Continue Reading CMS Releases Hospital COP Event Notification FAQs; Interpretive Guidance

Under the Information Blocking Rule (IBR), a health information network (HIN) or health information exchange (HIE) type actor is one that “determines,” “controls,” or has the “discretion to administer” access, exchange or use of EHI between two or more unaffiliated entities. ONC has said that a separate entity is not necessary to trigger the IBR HIN/HIE definition of an Actor. Additionally, ONC has specifically pointed out that a health care system, for example, could wear two IBR actor hats: (1) as a health care provider, and (2) as a HIN/HIE.
Continue Reading When Does a Health Care Provider Wear an HIE/HIN Hat for Purposes of the Info Blocking Rule?

Well folks, the Information Blocking Rule (IBR) April 5th compliance deadline is behind us at this point.  However, I know that many of you are continuing to work through your top IBR challenges and questions one at a time.  At this point, I have worked through many thorny IBR issues with numerous health care providers and health information exchanges (HIE), so I thought it might be interesting for me to share what is the main topic that I see Actors are focused on. And the winner is …..
Continue Reading What Information Must be Made Available on Patient Portals?

The deadline for compliance with the Information Blocking Rule is just 12 days away!  I am certain that all the Actors are working feverishly and diligently to come into compliance with these new requirements by this fast-approaching date.  On the bright side, I suppose that we can all be relieved that ONC did not stick with its original deadline date of November 2, 2020.  However, even with the extra time Actors may still be scrambling to get all of their ducks in a row by April 5, 2021. So, what are the actual consequences if everything is not “buttoned-up” in time?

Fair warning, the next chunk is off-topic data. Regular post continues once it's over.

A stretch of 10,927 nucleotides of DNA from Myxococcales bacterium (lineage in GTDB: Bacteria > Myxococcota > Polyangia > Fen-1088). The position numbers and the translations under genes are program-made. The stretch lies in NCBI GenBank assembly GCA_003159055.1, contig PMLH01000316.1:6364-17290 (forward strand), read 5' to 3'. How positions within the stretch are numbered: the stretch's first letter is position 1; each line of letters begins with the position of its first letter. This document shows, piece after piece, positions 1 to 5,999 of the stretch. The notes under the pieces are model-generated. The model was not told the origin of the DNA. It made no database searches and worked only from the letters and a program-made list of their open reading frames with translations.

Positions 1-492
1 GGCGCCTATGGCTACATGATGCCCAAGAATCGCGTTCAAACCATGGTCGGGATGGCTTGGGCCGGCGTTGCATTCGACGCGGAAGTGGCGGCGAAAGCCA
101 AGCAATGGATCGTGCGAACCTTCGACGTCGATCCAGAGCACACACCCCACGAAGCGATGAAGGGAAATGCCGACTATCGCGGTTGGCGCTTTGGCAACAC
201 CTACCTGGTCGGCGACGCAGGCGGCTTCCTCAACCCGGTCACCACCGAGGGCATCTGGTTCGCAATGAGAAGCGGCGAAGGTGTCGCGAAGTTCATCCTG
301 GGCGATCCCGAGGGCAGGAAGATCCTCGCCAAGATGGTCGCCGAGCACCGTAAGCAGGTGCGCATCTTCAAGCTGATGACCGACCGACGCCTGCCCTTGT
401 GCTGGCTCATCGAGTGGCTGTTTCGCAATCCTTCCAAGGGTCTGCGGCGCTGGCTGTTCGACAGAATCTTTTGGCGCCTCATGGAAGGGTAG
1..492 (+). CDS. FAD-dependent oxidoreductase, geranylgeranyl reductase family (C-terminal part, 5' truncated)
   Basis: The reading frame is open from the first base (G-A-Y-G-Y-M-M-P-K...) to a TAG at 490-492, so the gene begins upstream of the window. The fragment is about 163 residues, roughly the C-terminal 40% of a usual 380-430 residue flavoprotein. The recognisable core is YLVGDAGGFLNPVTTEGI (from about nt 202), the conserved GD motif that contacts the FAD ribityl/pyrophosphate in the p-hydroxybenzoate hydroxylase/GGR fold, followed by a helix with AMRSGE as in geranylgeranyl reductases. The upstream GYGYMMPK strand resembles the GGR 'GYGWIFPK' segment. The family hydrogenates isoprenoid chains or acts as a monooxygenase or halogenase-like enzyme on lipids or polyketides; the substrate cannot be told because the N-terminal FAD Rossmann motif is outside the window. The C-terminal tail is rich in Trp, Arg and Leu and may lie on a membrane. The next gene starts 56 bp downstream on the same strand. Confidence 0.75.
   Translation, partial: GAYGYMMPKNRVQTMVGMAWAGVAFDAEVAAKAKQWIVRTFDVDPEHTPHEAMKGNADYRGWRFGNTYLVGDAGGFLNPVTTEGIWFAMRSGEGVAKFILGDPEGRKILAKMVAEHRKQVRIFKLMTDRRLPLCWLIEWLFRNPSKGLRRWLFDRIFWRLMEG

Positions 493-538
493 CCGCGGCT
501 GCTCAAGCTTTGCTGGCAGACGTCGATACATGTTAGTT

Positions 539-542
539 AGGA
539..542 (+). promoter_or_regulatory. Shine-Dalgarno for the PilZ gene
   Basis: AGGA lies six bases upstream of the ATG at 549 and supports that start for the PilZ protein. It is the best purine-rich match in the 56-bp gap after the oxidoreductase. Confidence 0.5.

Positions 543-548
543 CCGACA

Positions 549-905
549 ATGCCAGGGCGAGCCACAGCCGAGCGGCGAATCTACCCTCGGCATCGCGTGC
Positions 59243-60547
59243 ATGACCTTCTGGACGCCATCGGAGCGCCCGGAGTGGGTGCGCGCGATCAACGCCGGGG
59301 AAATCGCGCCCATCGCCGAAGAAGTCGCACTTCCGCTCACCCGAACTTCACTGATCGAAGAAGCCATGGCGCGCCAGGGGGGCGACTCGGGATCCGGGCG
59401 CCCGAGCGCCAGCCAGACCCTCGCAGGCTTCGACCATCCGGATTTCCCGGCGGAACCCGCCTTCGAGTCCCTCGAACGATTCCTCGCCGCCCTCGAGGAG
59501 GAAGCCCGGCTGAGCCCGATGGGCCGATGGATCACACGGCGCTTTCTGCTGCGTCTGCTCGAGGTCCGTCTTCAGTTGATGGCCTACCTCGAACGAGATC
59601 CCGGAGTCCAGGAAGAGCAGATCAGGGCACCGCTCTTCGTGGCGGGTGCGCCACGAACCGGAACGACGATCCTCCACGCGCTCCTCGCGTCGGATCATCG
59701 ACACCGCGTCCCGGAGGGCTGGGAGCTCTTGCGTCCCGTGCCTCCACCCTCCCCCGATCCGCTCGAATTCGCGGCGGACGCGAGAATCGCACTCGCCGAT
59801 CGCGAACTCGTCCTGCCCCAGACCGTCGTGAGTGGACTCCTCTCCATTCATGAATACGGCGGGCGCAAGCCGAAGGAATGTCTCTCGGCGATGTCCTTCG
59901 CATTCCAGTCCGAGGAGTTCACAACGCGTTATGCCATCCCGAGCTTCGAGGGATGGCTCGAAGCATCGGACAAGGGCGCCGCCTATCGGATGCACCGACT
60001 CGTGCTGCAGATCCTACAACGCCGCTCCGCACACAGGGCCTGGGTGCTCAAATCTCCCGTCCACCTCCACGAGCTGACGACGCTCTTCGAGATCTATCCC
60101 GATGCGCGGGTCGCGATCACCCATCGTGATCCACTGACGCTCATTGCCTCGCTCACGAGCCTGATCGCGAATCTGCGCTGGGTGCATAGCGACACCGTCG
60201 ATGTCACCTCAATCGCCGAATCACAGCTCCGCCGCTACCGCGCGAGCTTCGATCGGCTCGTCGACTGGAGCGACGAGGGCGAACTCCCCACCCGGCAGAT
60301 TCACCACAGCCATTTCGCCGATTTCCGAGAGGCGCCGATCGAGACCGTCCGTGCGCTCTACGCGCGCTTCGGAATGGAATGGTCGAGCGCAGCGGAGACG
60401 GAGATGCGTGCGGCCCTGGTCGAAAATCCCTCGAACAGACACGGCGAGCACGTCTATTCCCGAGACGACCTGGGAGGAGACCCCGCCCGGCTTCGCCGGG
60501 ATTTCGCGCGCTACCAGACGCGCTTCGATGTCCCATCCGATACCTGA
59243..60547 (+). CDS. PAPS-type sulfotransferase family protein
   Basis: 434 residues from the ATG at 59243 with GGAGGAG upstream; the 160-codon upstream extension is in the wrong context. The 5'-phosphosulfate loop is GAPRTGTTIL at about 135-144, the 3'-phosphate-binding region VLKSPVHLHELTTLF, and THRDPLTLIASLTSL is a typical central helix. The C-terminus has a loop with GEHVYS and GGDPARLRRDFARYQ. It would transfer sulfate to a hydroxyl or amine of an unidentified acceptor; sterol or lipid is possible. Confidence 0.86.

Continue Reading Information Blocking Compliance — So What Happens on April 5th?

On and after April 5, 2021, any actor’s agreements, arrangements, or contracts are subject to and may implicate the Information Blocking Rule. The Communications Condition of Certification (CCOC) requirements must be revised to remove or void the contractual provision that contravenes the CCOC requirements whenever the contract is next modified for any reason. A Business Associate Agreement should generally not prohibit or limit the access, exchange, or use of the EHI for treatment.
Continue Reading NEW ONC FAQ: Prior Agreements or Contracts CAN Implicate Information Blocking as of April 5th!

When an Actor wants to potentially deny access of EHI to a person who is suspected of some type of abuse of the individual (the “Abuser”) whose EHI is being sought, the natural inclination is want to look to the Information Blocking (IB) Rule’s Preventing Harm Exception to justify such denial.  However, the IB Rule’s Privacy Exception offers additional options and, in certain ways, more flexibility for the Actor to deny a suspected Abuser’s request for EHI.  
Continue Reading How to Use the Privacy Exception to Deny an Abuser Access to EHI

Over the last few weeks, I have come across a number of health care provider organizations that are under the incorrect assumption or belief that their EMR vendor is “taking care of” all that needs to be done in order for the provider to comply with Information Blocking. This is false. There are operational decisions and other process issues that must be addressed and can only be implemented by the Actor. Every health health care provider that meets the definition of an “Actor” should be taking active steps towards getting their organization positioned to comply with Information Blocking by April
Continue Reading Checklist for Info Blocking Compliance